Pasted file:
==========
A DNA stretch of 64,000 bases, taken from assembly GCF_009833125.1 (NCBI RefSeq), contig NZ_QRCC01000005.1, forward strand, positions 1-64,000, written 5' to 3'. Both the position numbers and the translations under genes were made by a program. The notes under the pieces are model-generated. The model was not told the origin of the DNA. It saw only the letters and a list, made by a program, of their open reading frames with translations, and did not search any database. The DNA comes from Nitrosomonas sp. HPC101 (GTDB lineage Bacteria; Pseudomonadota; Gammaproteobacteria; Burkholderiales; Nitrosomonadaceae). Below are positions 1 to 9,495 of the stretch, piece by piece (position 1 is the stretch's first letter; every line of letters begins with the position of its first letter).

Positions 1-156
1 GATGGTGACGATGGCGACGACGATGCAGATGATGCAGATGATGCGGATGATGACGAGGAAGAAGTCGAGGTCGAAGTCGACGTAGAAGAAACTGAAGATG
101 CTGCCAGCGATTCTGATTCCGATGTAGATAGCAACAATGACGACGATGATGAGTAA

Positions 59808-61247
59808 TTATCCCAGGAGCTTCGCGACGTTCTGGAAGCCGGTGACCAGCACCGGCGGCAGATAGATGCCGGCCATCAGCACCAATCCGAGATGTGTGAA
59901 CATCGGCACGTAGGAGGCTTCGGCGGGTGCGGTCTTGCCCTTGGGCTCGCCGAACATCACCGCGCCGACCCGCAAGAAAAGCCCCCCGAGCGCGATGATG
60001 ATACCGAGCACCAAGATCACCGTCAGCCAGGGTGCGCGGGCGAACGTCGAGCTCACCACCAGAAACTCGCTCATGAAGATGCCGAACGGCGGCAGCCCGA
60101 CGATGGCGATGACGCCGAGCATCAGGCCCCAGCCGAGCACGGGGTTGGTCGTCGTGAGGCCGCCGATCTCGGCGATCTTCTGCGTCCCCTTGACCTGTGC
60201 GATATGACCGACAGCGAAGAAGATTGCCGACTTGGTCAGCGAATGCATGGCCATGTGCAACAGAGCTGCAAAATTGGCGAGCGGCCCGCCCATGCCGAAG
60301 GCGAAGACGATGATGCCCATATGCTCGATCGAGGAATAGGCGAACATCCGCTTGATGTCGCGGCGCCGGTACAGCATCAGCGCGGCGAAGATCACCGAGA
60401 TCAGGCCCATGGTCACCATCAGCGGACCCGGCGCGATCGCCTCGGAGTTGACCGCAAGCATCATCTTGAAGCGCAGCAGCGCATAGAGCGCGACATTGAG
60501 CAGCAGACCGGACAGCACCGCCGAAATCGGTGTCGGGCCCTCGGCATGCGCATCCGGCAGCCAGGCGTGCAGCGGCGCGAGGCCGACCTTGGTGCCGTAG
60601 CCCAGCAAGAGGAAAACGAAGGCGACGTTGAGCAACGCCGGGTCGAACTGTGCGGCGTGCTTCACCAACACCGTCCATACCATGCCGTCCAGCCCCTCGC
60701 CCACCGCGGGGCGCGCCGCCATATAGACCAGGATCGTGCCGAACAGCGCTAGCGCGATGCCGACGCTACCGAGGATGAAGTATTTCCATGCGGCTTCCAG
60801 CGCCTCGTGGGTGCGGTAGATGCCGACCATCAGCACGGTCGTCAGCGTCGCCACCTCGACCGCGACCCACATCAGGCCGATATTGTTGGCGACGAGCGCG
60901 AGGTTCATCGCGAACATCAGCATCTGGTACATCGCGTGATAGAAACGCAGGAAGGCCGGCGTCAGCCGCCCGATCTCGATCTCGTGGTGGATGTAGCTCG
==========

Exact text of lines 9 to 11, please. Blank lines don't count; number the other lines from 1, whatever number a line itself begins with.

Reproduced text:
60101 CGATGGCGATGACGCCGAGCATCAGGCCCCAGCCGAGCACGGGGTTGGTCGTCGTGAGGCCGCCGATCTCGGCGATCTTCTGCGTCCCCTTGACCTGTGC
60201 GATATGACCGACAGCGAAGAAGATTGCCGACTTGGTCAGCGAATGCATGGCCATGTGCAACAGAGCTGCAAAATTGGCGAGCGGCCCGCCCATGCCGAAG
60301 GCGAAGACGATGATGCCCATATGCTCGATCGAGGAATAGGCGAACATCCGCTTGATGTCGCGGCGCCGGTACAGCATCAGCGCGGCGAAGATCACCGAGA